Bulgaria witnesses the largest protests till date
Thousands of people took to the streets in European cities to protest against the Anti-Counterfeiting Trade Agreement (ACTA), terming it undemocratic
The dissenters view the agreement as a tool to suppress internet freedom.
Though the EU has signed the ACTA, it has yet be ratified the by the member states and the European Parliament.
Meanwhile, the German government is reported to have said that it won’t back ACTA, with governments of Polish, Slovakian and Latvian, among others, also stating that they would put ACTA on hold.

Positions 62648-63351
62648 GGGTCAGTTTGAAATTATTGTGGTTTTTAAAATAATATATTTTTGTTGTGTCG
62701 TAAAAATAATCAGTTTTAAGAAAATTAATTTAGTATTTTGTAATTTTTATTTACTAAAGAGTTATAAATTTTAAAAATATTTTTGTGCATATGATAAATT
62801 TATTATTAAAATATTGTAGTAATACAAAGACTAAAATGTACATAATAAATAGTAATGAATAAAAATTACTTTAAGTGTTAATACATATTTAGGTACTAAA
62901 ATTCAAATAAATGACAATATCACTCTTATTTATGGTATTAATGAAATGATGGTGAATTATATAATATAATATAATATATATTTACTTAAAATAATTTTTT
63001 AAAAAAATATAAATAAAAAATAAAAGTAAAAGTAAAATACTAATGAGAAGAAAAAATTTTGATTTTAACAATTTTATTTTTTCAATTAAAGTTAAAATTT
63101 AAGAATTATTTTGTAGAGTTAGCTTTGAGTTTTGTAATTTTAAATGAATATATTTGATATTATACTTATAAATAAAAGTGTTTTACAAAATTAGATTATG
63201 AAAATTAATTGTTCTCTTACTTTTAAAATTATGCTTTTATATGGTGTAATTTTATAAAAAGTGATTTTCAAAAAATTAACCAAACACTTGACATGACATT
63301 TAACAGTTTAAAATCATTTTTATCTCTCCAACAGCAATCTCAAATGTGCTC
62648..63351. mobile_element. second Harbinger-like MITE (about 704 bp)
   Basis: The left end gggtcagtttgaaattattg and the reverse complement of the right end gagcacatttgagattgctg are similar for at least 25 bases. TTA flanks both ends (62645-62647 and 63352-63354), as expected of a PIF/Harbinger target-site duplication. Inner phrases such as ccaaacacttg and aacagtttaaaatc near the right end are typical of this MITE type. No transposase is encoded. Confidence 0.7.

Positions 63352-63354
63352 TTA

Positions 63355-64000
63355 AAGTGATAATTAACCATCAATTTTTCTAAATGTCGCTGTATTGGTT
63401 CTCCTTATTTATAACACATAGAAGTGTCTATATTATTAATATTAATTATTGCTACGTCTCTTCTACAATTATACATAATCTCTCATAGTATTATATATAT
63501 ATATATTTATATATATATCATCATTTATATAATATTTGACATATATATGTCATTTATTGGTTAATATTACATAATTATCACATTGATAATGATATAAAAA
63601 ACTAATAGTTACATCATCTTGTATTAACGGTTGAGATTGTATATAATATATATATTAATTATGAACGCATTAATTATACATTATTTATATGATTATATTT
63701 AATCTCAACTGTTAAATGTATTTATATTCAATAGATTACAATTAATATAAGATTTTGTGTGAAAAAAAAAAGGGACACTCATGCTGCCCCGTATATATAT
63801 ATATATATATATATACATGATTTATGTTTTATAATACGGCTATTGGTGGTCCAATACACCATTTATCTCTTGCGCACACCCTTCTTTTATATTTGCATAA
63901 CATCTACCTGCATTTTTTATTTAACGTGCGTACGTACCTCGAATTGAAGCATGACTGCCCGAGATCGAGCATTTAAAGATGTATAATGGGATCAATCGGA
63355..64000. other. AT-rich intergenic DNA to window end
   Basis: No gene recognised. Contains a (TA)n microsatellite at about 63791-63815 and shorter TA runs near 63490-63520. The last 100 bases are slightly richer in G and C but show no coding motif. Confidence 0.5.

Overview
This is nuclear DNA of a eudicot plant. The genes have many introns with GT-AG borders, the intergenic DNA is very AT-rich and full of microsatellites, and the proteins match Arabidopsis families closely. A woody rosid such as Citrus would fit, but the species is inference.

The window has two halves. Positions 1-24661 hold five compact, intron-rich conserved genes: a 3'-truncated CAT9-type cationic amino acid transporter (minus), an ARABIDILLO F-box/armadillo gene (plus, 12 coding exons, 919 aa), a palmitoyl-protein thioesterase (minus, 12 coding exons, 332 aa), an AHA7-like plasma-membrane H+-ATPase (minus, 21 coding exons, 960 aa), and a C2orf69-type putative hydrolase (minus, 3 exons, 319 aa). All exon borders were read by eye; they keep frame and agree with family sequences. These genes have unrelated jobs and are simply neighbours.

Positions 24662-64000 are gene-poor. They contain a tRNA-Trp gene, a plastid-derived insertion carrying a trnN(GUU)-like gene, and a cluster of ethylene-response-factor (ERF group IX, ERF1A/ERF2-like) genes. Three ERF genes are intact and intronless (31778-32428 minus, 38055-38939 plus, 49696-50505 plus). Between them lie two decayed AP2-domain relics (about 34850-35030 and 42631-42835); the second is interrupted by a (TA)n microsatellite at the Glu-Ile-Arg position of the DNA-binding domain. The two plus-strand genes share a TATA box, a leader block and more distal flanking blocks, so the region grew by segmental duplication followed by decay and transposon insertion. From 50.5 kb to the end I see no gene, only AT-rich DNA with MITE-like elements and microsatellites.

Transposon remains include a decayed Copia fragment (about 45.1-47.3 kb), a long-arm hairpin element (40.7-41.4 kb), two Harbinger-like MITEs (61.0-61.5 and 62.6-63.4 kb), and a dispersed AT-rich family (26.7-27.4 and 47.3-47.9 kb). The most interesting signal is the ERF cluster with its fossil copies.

The largest protests till date were reported from Bulgaria, as 4,000 people gathered to protest on Saturday against the agreement.
Mantas Kondratavicius, a 21-year-old Bulgarian, told the AFP that some provisions of the treaty are too ambiguous and allow different interpretations.
"If ACTA is approved, the understanding of human rights and privacy would change and there can be no way back. I don’t deny that authors should be paid but that cannot be done at the expense of privacy or freedom of speech," Kondratavicius added.